Financial Aid and Scholarships

Deciding to attend a Catholic college or university is deciding to make an important investment in your future. Like any long-term investment, it is important to research the value of Catholic education while discovering ways to make your investment more cost efficient. Take the time to understand financial aid because, although financial support is available through the institution and state and federal government, the responsibility for paying for college rests with the student and/or family.


National CCAA Scholarships

The National CCAA offers two different scholarships annually: The National CCAA First-Year Scholarship for incoming college-bound high school seniors attending one of the National CCAA member institutions in the fall, and The National CCAA Transfer Scholarship for transfer students from two-year colleges or universities attending a National CCAA member institution in the fall. 

Many of the National CCAA member institutions offer scholarships for incoming and continuing students attending their institutions. Visit their websites to learn more about scholarship opportunities through these institutions.





Where to Start

The college financial aid office is the best source of information about the types of aid available, including aid through the federal government and your state government. Talk to the college about financial aid early in your senior year of high school. Federal and state governments, colleges, and private organizations all sponsor student aid programs. Contact each institution you’re considering to determine the types of financial aid available and the average cost of attendance. Throughout the process, continue to improve your financial literacy, specifically when it comes to paying for higher education. 

Questions to ask the financial aid office (PDF) >>

Learn the language of financial aid (PDF) >>


Federal and State Aid

Nearly 70% of student aid awarded each year comes from U.S. Department of Education programs, and states sponsor both need-based and non-need-based programs.

Free Application for Federal Student Aid (FAFSA)

Many colleges use the Free Application for Federal Student Aid (FAFSA) to determine your eligibility for college-based financial aid. Complete the FAFSA online, filing as early as October 1 in the year prior to entering college; deadlines to complete the FAFSA vary by institution. To obtain federal student aid, you must complete the FAFSA, and many colleges use the FAFSA to award aid in their own need-based programs. Complete the FAFSA each year you intend to receive aid. Submit a separate FAFSA for each student in the family who is attending college.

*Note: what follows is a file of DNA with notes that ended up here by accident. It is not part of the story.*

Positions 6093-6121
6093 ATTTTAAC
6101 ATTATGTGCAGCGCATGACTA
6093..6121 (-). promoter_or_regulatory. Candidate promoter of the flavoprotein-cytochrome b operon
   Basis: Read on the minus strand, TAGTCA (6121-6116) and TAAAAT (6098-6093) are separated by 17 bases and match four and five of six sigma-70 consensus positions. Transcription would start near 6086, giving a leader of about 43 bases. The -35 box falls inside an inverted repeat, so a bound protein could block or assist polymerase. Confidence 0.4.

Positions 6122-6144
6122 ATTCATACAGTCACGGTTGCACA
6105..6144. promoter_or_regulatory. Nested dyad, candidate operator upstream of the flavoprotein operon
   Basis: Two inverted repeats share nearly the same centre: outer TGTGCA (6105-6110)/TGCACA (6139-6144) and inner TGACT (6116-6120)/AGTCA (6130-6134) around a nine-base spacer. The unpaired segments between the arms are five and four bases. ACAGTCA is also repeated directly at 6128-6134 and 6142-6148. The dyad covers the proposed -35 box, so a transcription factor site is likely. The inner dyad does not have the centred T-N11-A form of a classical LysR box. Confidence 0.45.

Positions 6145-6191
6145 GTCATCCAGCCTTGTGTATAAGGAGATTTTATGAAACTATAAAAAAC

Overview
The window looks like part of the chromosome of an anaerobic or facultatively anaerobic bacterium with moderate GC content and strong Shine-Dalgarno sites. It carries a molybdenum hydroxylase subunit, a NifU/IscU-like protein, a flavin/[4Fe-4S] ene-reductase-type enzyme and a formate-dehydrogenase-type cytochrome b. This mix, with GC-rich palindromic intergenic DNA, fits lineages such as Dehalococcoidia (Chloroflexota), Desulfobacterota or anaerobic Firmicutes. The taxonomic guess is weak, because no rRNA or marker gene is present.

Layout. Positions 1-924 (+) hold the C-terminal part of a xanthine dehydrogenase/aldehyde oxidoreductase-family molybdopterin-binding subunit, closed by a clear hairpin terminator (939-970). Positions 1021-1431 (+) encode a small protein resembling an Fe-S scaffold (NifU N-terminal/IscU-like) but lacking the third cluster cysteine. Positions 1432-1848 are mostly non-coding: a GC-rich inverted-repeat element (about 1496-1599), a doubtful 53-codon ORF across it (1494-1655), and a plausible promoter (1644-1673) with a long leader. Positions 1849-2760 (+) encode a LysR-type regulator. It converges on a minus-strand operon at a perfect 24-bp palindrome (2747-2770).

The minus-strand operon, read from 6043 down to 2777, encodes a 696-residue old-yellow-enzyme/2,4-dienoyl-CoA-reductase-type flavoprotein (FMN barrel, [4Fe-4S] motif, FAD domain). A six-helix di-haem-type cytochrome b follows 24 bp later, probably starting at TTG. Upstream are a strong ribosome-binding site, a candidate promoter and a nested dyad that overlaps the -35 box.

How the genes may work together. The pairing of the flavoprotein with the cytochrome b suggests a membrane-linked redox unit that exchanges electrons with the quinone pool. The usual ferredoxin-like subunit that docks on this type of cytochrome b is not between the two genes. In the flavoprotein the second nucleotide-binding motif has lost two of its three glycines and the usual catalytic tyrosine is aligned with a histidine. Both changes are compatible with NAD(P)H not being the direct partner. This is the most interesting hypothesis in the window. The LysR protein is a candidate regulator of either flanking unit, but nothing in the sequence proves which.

Note: Some also use the CSS PROFILE application, sponsored by the College Scholarship Service, to determine institutional aid. Check with the colleges of your choice to see which of these forms you must complete.

Additional Resources



Determining Your Financial Need

Colleges use the FAFSA (or CSS) to come up with your estimated family contribution (EFC). For the FAFSA, the EFC is determined by a formula that takes into account parent income, student income, parent assets, and student assets. Subtracting the EFC from the total cost of college (tuition and fees and, if applicable, room and board) often leaves a student with a remaining amount that needs to be covered.

This remaining amount can sometimes be partially or fully covered by scholarships and need-based aid, like grants, loans and work-study programs. Students should also conduct their own search for additional scholarships and financial aid. Although schools will work to offer the best financial aid package they can, it is ultimately the responsibility of the students and/or family to cover the costs associated with attending a college or university. 

Scholarships and Grants

Scholarships and grants are awarded by universities and colleges, but may also be available from other sources, like:

  • foundations
  • religious organizations
  • community organizations
  • civic groups
  • your parents' employers

College financial aid officers, high school guidance offices, or your public library are the best sources for information about aid of this type. 

Criteria for receiving scholarships or grants — oftentimes based on academic, athletic, artistic, or other abilities — vary by institution. Check with universities or colleges for their application process and deadlines. Athletic scholarships often have strict policies associated with them, and tryouts or portfolios are typically required as part of an application for any artistic scholarships.

*Do not pay for a service that will help you find free money for college. Your high school may provide a free scholarship search service, and there are plenty of free services available on the Internet. These services usually provide a list of sources of private and other financial aid; contact these organizations to request their applications.